Tuesday, November 25, 2014

Review: "The Girl Who Loved Tom Gordon" by Stephen King

Nine-year-old Trisha McFarland only stepped off the hiking trail for a moment, just to get away from the argument between her divorced mother and her embittered older brother. That moment is enough, though, for her to lose her way back. The supposed shortcut Trisha takes leads her off into the dense wilderness of the northern Appalachian Trail.

Hours of uneasy wandering turn into days. As Trisha's hunger and her injuries mount, she finds comfort in listening to the radio, where ballplayer Tom Gordon's victories seem to predict her own rescue. But the lost girl begins to believe that she is not alone in the woods. Something is accompanying her, leaving her grisly calling cards, as if to say that she is not only lost... she is hunted.

3 out of 5 stars
(grump + breakdown below the cut)

Stories of horror--taken by themselves--fail to enthrall me. Gore doesn't disturb me, but neither does it hold any appeal. So when I say that Stephen King, the "master of horror," is one of my favorite authors, it may seem a little strange to readers who only know his more gruesome side. But there is another King, one who writes with kindness and familiarity of the heart, for whom fear takes a backseat to compassion.

In King's own words, from Danse Macabre:
I recognize terror as the finest emotion and so I will try to terrorize the reader. But if I find that I cannot terrify, I will try to horrify, and if I find that I cannot horrify, I'll go for the gross-out.
I don't pick up his books lightly. I never know when I'll be smacked in the face with the cheap gory thrills that sell two-thirds of his novels. But when King is writing at his most generous (a beautiful phrase I'm borrowing freely from Jennifer Weiner's remarks on my best-beloved of King's novels, Lisey's Story), then he is sublime. 

In The Girl Who Loved Tom Gordon, King treads a strange line. He never quite crosses into his usual glee over gross-out jump-scares, but nor does he succeed in capturing the simple strength of the human heart as he does in his better, less common novels. This story is instead one of long, slow, but straightforward suspense. 

Trisha's experience shifts between real-world fears and the oogy-boogy weirdness that is never too far away in King's fiction. The real world: will she die of exposure and starvation in the uncharted wilderness? The oogy-boogy: will her hallucinations of the God of the Lost and his ghastly calling cards manifest into that real world, killing her before she can be rescued? One would like to say that Trisha is only hallucinating, but if we accept that King is telling the truth in his third-person omniscient asides about what Trisha's desperate family is doing to find her, then he must also be telling the truth in his weirder remarks about the thing that stalks her.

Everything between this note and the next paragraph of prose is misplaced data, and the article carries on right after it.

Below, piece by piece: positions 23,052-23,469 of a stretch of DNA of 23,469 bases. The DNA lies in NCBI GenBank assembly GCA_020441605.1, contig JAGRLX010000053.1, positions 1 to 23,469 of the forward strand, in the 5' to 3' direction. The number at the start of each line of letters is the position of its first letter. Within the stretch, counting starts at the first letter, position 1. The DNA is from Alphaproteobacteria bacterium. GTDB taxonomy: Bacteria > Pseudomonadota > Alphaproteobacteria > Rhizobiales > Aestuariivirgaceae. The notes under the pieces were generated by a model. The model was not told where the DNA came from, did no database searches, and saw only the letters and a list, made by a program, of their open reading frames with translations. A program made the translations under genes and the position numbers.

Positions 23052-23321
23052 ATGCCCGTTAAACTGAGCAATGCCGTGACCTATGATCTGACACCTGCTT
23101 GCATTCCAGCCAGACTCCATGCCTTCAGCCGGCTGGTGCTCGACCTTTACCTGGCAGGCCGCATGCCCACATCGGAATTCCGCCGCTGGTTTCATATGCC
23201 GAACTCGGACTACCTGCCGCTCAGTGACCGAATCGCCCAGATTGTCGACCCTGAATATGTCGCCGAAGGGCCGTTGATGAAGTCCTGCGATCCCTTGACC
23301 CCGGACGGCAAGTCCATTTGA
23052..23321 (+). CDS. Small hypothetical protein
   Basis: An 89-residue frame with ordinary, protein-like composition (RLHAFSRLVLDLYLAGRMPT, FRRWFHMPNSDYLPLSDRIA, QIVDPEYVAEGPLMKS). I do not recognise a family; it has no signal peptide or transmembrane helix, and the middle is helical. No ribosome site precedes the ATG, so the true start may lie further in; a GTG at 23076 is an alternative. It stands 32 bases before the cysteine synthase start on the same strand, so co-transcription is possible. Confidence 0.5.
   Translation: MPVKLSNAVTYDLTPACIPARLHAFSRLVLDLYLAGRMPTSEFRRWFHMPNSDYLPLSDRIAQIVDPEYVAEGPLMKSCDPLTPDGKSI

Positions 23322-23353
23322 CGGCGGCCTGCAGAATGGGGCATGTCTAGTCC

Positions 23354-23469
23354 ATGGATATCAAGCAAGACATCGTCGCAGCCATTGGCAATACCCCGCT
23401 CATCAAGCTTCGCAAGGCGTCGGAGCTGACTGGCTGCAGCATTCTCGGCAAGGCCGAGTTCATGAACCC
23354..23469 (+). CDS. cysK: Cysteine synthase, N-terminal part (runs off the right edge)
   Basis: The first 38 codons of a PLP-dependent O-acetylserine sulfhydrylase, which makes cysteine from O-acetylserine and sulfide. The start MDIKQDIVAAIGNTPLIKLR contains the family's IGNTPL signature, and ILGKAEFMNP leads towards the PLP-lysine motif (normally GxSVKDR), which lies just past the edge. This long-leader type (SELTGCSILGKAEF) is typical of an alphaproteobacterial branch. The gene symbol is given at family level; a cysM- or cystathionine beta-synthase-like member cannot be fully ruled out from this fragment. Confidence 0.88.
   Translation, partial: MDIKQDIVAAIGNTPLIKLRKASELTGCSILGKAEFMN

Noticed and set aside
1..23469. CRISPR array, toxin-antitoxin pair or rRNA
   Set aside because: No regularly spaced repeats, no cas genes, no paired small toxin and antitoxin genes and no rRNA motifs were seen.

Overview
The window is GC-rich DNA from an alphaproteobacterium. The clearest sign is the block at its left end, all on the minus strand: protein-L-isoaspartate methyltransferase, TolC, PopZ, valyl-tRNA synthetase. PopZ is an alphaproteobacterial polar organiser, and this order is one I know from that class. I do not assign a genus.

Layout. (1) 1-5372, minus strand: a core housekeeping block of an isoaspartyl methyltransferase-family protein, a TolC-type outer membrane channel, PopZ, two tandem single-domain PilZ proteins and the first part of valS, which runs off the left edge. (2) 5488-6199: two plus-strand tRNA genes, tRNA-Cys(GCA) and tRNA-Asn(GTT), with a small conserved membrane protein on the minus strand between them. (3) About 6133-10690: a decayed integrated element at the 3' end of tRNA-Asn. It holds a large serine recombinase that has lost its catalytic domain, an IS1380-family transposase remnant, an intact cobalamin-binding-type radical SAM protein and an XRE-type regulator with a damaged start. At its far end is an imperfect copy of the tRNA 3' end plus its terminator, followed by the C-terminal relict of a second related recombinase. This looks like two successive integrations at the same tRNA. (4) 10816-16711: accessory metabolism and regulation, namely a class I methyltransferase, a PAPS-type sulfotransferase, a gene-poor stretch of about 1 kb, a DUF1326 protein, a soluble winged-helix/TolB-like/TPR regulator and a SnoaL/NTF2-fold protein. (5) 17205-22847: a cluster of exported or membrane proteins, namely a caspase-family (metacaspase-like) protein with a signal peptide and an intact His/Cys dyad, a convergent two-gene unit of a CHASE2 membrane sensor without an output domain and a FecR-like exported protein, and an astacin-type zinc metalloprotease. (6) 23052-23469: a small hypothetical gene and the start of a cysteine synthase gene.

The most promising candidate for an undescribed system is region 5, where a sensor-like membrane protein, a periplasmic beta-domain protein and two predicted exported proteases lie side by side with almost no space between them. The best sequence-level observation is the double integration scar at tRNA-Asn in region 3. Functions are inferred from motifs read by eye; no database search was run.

Speaking frankly, Trisha is not King's greatest character. Her narration suffers from the awkward insincerity so many writers fall into when trying to portray a child. Moments of realistic youthfulness and surprising maturity are undermined by a dozen others of false innocence. 

If Trisha herself fails to engage the reader, though, her adventure will succeed. Survival stories are focused and intense by their very nature. Punctuating her adventures with ballplayer Tom Gordon's rise and fall doubles the suspense, as we not only track Trisha's physical resilience, but also her emotional reserves that keep defeat at bay. Moreover, the decisions Trisha makes--following water, moving in a straight line--are the same ones which the average reader would make in her situation. The fact that all of those "basic wisdom" decisions actually lead her further into danger makes one think quite hard about one's own ability to fare any better--hence the terror elements of the novel.

In the end, though, The Girl Who Loved Tom Gordon lacks any real staying power. Trisha's journey adds nothing spectacular to the list of "wilderness survival" narratives. (Fans of Gary Paulsen's Hatchet should enjoy a new installment, though.) The horrific elements fall short of memorably nightmarish. Nor is King's writing as lush and delicious as it can be in other novels. This is a fast, enjoyable read--at least for those who find a little spine-chilling starvation stories to be enjoyable--but nothing terribly special. 

Complexity of Writing: 3/5
Quality of Writing: 3/5
Strength of Characterization: 2/5
Logic of Plot Development: 4/5
Evocation of Setting: 5/5
Effectiveness of Pacing: 4/5
Resolution of Conflict: 4/5
Emotional Engagement: 3/5
Mental Engagement: 3/5
Bechdel Test: pass
Diverse Cast: pass
Content Warning: gruesome imagery

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